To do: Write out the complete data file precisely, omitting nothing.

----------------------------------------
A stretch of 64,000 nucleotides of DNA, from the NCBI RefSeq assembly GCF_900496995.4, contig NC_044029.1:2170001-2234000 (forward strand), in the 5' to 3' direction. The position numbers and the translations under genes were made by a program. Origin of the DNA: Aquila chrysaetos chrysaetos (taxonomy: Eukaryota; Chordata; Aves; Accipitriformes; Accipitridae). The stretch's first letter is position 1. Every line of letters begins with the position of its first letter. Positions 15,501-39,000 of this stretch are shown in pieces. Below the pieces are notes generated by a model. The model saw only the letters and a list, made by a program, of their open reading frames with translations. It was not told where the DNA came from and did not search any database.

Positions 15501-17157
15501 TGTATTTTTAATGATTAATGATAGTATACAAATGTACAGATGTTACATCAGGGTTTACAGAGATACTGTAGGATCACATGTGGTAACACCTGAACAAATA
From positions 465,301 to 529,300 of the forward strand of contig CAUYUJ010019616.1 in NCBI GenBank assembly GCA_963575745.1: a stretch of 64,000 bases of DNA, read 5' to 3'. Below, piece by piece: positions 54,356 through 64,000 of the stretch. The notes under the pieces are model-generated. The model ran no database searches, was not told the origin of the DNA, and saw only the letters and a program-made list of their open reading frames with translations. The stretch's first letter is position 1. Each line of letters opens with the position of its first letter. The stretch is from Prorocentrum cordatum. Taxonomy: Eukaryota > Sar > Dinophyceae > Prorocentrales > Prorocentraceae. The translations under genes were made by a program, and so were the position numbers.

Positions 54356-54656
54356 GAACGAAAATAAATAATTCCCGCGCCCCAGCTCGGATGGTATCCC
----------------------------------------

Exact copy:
A stretch of 64,000 nucleotides of DNA, from the NCBI RefSeq assembly GCF_900496995.4, contig NC_044029.1:2170001-2234000 (forward strand), in the 5' to 3' direction. The position numbers and the translations under genes were made by a program. Origin of the DNA: Aquila chrysaetos chrysaetos (taxonomy: Eukaryota; Chordata; Aves; Accipitriformes; Accipitridae). The stretch's first letter is position 1. Every line of letters begins with the position of its first letter. Positions 15,501-39,000 of this stretch are shown in pieces. Below the pieces are notes generated by a model. The model saw only the letters and a list, made by a program, of their open reading frames with translations. It was not told where the DNA came from and did not search any database.

Positions 15501-17157
15501 TGTATTTTTAATGATTAATGATAGTATACAAATGTACAGATGTTACATCAGGGTTTACAGAGATACTGTAGGATCACATGTGGTAACACCTGAACAAATA
From positions 465,301 to 529,300 of the forward strand of contig CAUYUJ010019616.1 in NCBI GenBank assembly GCA_963575745.1: a stretch of 64,000 bases of DNA, read 5' to 3'. Below, piece by piece: positions 54,356 through 64,000 of the stretch. The notes under the pieces are model-generated. The model ran no database searches, was not told the origin of the DNA, and saw only the letters and a program-made list of their open reading frames with translations. The stretch's first letter is position 1. Each line of letters opens with the position of its first letter. The stretch is from Prorocentrum cordatum. Taxonomy: Eukaryota > Sar > Dinophyceae > Prorocentrales > Prorocentraceae. The translations under genes were made by a program, and so were the position numbers.

Positions 54356-54656
54356 GAACGAAAATAAATAATTCCCGCGCCCCAGCTCGGATGGTATCCC